Monsoons are an interesting time for the hills. Everything turns fresh and green. The water sources get replenished. Clouds float around, and sometimes for days, we are stuck indoors, admiring these clouds through the windows.
(Clouds floating around on distant hills)
Like most other things, the rainy season is also a love-hate relationship here in the hills.
The high humidity starts to take its toll. Everything that is stored for a long tends to show signs of humidity. The cardboard boxes and paper cartons turn soft. The fungus also starts to show up if left unattended. Iron tools start to rust. Even the so-called stainless steel develops patches of rust. Clothes develop a musty smell. These are are signs of high humidity and this is not exactly healthy.
Living in the hills has taught me to adapt to these changes. First and foremost, I got rid of all the paper boxes and cartons. They are moisture magnets and a breeding ground for fungus. Now I store my things either without these boxes or in plastic trays/boxes. I have learnt to keep some of my almirahs slightly open, especially those that are attached to the floor or any of the walls. The air circulation prevents many problems. For clothes, going minimalist helps. Fewer clothes mean that each and every item gets to see the daylight.
I bought a dehumidifier to dry out the house but it seems like overkill. A better option is to adapt to the hills.
I am very fond of wood paneling and thick woolen carpets. They are good for winters but can be a health hazard in rains. Special care is required to keep them free of mold and fungus.
Since, wood panels can be troublesome, I have limited their use to some walls only. I have left a small gap behind the wood panels for air circulation and for treatment in case any fungus starts to grow. For areas where chances of wall getting dirty are less, I have learnt to depend on wall paint now.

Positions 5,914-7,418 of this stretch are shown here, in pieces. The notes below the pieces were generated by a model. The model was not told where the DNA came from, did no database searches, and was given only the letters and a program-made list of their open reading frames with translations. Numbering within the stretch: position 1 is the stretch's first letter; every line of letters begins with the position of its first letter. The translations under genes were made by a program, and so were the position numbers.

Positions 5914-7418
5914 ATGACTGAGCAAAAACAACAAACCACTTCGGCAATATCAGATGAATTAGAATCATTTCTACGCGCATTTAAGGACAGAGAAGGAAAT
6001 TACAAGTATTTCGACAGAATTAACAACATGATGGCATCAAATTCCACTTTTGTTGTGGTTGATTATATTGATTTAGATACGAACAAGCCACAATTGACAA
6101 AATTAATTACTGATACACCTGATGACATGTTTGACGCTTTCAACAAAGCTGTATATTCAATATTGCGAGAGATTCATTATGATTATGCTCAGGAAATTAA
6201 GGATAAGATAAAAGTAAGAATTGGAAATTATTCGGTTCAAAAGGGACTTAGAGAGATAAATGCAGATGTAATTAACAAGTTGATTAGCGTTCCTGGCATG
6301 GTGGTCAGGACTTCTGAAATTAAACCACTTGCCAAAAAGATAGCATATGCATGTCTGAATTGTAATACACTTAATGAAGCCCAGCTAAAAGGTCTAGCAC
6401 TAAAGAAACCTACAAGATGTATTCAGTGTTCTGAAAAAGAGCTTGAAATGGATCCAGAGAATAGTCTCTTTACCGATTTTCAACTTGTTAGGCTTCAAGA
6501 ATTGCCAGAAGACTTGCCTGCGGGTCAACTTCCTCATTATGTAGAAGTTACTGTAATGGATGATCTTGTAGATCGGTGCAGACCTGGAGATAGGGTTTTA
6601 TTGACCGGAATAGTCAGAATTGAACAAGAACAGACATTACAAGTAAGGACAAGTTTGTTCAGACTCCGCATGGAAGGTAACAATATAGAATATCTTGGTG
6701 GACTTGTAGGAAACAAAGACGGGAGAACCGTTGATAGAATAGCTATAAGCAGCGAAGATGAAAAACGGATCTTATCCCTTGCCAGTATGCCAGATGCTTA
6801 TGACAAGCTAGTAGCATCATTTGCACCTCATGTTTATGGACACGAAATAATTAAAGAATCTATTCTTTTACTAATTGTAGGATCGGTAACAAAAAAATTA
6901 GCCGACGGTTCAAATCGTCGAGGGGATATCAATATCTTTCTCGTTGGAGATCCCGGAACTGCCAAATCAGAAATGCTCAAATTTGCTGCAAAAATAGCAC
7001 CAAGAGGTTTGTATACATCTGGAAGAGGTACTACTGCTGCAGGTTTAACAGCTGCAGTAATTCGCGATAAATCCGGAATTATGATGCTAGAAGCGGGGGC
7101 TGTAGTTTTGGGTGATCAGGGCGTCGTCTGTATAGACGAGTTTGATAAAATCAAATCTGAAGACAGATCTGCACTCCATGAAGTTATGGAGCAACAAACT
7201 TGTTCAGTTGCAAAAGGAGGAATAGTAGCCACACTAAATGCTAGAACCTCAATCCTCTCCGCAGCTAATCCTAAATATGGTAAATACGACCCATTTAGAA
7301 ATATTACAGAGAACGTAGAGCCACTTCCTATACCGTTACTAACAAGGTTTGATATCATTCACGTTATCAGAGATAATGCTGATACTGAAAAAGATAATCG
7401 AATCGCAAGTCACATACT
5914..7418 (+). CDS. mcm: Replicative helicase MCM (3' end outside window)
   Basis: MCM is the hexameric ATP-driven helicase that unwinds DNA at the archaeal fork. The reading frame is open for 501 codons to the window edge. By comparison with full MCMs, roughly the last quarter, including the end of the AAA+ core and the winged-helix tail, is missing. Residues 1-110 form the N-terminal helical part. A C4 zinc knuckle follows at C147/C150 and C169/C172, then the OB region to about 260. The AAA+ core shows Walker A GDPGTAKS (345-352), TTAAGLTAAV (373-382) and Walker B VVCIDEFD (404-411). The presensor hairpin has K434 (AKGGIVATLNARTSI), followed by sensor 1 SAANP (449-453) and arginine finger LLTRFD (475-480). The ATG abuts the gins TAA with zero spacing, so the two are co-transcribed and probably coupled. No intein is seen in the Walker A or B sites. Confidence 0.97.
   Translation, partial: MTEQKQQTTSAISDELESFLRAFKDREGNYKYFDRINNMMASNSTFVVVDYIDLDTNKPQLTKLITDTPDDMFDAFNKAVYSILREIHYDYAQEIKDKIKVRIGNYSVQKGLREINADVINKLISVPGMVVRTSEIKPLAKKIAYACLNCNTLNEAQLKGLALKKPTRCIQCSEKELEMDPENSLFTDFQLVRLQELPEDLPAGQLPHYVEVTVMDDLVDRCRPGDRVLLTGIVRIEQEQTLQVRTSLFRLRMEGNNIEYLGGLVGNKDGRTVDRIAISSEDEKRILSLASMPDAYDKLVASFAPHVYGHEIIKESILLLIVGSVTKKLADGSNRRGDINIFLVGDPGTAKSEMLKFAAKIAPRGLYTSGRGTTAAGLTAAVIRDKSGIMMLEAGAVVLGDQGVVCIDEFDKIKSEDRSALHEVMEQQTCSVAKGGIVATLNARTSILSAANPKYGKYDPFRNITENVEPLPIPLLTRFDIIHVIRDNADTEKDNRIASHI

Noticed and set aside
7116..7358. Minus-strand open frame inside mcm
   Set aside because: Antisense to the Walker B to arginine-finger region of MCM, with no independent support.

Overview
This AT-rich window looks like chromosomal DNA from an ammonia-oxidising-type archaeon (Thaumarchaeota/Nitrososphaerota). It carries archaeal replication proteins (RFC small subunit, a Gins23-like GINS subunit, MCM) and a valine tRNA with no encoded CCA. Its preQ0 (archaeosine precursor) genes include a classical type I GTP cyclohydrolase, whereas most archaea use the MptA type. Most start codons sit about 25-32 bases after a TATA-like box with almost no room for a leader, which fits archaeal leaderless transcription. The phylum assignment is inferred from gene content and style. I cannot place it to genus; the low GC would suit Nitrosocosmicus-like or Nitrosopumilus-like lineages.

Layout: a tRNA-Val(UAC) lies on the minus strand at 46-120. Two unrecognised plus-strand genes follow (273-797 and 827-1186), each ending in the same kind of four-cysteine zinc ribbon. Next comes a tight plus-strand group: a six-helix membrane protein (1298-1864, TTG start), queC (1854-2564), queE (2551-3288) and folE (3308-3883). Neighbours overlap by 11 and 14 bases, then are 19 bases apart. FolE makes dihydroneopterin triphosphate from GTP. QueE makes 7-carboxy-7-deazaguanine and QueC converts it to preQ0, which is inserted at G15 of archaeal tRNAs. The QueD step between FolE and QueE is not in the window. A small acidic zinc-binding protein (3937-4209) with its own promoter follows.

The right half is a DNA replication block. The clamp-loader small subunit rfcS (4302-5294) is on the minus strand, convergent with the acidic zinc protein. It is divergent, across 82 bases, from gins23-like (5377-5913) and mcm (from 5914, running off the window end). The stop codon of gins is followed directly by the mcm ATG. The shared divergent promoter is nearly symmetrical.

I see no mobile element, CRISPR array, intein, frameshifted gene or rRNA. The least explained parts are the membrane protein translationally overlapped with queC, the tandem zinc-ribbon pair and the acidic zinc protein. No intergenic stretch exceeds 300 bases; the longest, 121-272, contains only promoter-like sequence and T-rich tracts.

The same goes for really thick woolen carpets. Now, I prefer thin rugs that can be spread out in the sun whenever the weather clears up, to get rid of any odours. No thick carpets for me.
And, don’t even plan on wallpapers. They attract mold even in the minimum of moisture.
Going minimalist helps with various other things too. Just a small can full of various nails and screws that come in handy from time to time. My power tools (like the drill, wood-working material, etc.) rest out in the open and not inside almirahs.
The most important thing to do is to look out for the sunny days, and when they come, dry out everything. From shoes to carpets, from glassware to books, from matchboxes to pillows… everything that I can move out, gets to bask in the bright sunlight, that includes me also. It’s good for these items and in the long run good for our health.
(Maini’s Hill Cottages – Sometimes the clouds float down and cover us in fog.)
Most of the houses on hills have roofs made using steel sheets, stones, shingles, or tin sheets. They all leak!
No matter the number of efforts put into this, I have seen even the best of the houses leak. The solution? Just know that the roof is going to leak and be prepared for it. I keep a couple of tubes of silicon glue to seal anytime when I need to. Waterproofing solutions around the house and on the walls also help but to some extent.
One of the mistakes that I made during building my place was that I got convinced by my contractor and went in for the smooth wall finish, done using some kind of plaster of partially waterproof base. This was painted on with wall colors. I should have opted for cement-based wall paints without any smoothening of the walls, or maybe for our age-old friend lime. They would have allowed my walls to breathe. In the future, I’ll get someone to scrape off these present bases and colors from the walls and then do them again using either of the other two options.
The soil tends to settle down with rains. That’s true for any place, and the same is true for the hills too. It takes few years at least for the soil to settle down after construction gets completed. I have learnt the hard way that one should wait for this to happen before finalizing any flooring for the outdoors.